Wellbeing Amongst New Zealanders

A quarter of New Zealanders currently have poor levels of mental and emotional wellbeing, including nearly a third of women, according to a recent study commissioned by the Mental Health Foundation (MHF). The study, conducted by global research company Ipsos, provides an insight into the wellbeing of New Zealanders and was administered at the end of 2020, following nearly a year of living through the COVID-19 pandemic.

The author(s)

  • Amanda Dudding Director, Public Affairs Research
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A quarter of New Zealanders currently have poor levels of mental and emotional wellbeing, including nearly a third of women, according to a recent study commissioned by the Mental Health Foundation (MHF).


The study, conducted by global research company Ipsos, provides an insight into the wellbeing of New Zealanders and was administered at the end of 2020, following nearly a year of living through the COVID-19 pandemic. 


“This data shows the government needs to up its game to fulfil its promises around mental health,” MHF chief executive Shaun Robinson says.


While the average wellbeing score is positive, the MHF is concerned to see 25% of New Zealanders have low wellbeing and are at risk of developing poor mental health. Women (one in three), those with a yearly household income of $50,000 or less are at particular risk of falling into this category. 


Those who did not have good lifestyle habits to support their wellbeing were heavily represented in the at-risk quarter of the population.


“We can do better than this, and we must,” Mr Robinson says. “Good mental and emotional wellbeing is proven to be an asset for personal, whānau, community and work-related success. If we are to recover from COVID-19 we cannot afford to ignore the signs that a significant portion of our population need support.”


“This is a wake-up call to the Government that it is long past time to take urgent action to implement He Ara Oranga and fulfil its promises around mental health. We are disappointed. He Ara Oranga was a beacon of hope for a revolution of change for the mental health of New Zealanders but, in many ways, it seems to have stagnated. There is still no transparent and accountable plan for its implementation.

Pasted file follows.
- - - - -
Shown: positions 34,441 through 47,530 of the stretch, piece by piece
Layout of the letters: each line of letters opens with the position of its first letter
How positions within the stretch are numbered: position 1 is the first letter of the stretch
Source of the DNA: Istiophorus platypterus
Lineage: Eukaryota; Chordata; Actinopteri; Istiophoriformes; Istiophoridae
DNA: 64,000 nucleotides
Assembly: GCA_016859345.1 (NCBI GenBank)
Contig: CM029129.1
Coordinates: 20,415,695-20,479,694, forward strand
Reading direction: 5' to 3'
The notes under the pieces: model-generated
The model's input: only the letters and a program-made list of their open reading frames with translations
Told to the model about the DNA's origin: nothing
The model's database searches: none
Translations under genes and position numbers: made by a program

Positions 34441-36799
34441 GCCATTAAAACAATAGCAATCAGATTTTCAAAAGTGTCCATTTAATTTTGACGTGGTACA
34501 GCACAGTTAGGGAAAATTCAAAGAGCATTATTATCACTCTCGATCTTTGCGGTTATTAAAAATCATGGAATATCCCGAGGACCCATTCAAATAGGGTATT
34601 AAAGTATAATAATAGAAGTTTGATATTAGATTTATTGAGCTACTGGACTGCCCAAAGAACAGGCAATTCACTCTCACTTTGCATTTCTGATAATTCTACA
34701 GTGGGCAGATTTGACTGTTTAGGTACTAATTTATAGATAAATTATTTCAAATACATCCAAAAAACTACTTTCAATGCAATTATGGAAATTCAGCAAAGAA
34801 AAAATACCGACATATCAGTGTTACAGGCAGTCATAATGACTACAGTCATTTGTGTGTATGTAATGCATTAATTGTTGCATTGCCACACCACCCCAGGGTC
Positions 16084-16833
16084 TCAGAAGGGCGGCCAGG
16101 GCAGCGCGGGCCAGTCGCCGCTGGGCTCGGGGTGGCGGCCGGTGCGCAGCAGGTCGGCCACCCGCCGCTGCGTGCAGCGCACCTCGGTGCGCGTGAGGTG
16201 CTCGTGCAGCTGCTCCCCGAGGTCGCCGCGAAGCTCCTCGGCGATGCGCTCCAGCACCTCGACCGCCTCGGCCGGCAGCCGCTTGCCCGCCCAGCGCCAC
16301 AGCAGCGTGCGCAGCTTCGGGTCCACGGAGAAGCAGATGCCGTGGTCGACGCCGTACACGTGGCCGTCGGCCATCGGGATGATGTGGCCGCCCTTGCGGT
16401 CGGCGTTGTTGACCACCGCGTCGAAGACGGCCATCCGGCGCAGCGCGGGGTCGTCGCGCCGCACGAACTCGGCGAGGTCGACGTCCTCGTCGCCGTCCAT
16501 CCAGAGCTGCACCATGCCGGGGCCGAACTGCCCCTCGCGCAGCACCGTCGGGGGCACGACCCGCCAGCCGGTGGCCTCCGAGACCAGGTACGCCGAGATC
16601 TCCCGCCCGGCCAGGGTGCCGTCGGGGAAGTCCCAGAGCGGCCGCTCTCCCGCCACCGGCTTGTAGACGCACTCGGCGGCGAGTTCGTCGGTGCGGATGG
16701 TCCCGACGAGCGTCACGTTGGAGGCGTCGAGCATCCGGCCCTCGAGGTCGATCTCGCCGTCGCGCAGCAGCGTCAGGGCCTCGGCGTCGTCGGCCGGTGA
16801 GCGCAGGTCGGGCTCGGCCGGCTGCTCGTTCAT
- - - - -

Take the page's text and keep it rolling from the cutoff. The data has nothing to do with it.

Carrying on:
He Ara Oranga is the report of the Government Inquiry into mental health and addiction. It was published in November 2018, and the Government accepted, accepted in principle or agreed to further consideration of 38 of the 40 recommendations made by the inquiry panel, but we’re still waiting on a plan of implementation for many of the recommendations.


“The cold reality is that things at the coal face of mental health have not changed for many New Zealanders since He Ara Oranga was first published,” Mr Robinson says. “Our most vulnerable people are still waiting, and more people are tipping into that vulnerable category. That is not acceptable.”


The MHF was dismayed to learn that the Government has allocated no funding at all for mental wellbeing promotion in the entirety of its $1.9 billion Wellbeing Budget.


Good mental health promotion is a key part of turning these numbers around. The research shows that encouraging people to adopt lifestyle habits that boost wellbeing works – the more wellbeing activities people adopted the higher their wellbeing score. 


Furthermore, the world-leading programme Getting Through Together, rolled out nationwide to help New Zealanders cope with the impacts of COVID-19, is due to lose all Government funding by June 2021.
This is despite proven results: Getting Through Together successfully reached over a third of all New Zealand adults in 2020, with 58% of those stating they were empowered to take action for their wellbeing as a result of the programme. The promotion works particularly well for Māori and Pasifika. 


“This is truly a short-sighted waste of investment and a missed opportunity to build long-term positive mental wellbeing,” Mr Robinson says, 


As we continue to respond to and recover from COVID-19, we cannot afford not to invest in prevention of mental distress and in building the wellbeing of our people. That means making sure that every New Zealander has access to the skills, support, information and tools they need to thrive and succeed.


“Investing in wellbeing promotion now prevents people from needing more acute support down the line, it boosts our personal and community wellbeing – it’s the smart thing to do and the right thing to do,” Mr Robinson says. 
The Mental Health Foundation is calling on the Prime Minister and the Minister of Health to show leadership and commitment to a true transformation of New Zealand’s mental wellbeing. 


“The Prime Minister and the Minister of Health must show us how they will implement the full 38 recommendations of He Ara Oranga that they committed to in 2019,” Mr Robinson says. 
 

The author(s)

  • Amanda Dudding Director, Public Affairs Research

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